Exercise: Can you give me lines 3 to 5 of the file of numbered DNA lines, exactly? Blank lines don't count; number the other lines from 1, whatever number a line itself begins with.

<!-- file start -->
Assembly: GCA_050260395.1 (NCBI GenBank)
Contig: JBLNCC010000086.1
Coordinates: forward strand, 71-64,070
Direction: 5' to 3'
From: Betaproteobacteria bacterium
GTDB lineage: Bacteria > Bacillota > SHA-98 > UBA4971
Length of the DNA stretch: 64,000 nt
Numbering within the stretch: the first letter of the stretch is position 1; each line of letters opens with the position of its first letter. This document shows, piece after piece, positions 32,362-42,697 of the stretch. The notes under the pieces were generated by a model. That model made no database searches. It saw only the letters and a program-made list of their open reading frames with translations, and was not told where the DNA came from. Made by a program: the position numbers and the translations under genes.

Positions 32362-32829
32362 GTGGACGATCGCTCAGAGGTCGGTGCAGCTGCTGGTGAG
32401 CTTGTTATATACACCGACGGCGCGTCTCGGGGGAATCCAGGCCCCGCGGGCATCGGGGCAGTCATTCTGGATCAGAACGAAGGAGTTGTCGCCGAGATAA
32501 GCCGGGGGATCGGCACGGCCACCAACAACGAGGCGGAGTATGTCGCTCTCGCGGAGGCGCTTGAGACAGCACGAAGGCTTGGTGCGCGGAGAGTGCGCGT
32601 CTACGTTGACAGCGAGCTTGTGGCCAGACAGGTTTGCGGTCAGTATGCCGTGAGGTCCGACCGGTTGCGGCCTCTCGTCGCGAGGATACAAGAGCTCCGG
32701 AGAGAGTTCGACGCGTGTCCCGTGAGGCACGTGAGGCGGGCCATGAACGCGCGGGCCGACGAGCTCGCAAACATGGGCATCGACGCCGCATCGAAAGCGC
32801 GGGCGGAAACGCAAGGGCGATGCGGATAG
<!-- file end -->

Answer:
Coordinates: forward strand, 71-64,070
Direction: 5' to 3'
From: Betaproteobacteria bacterium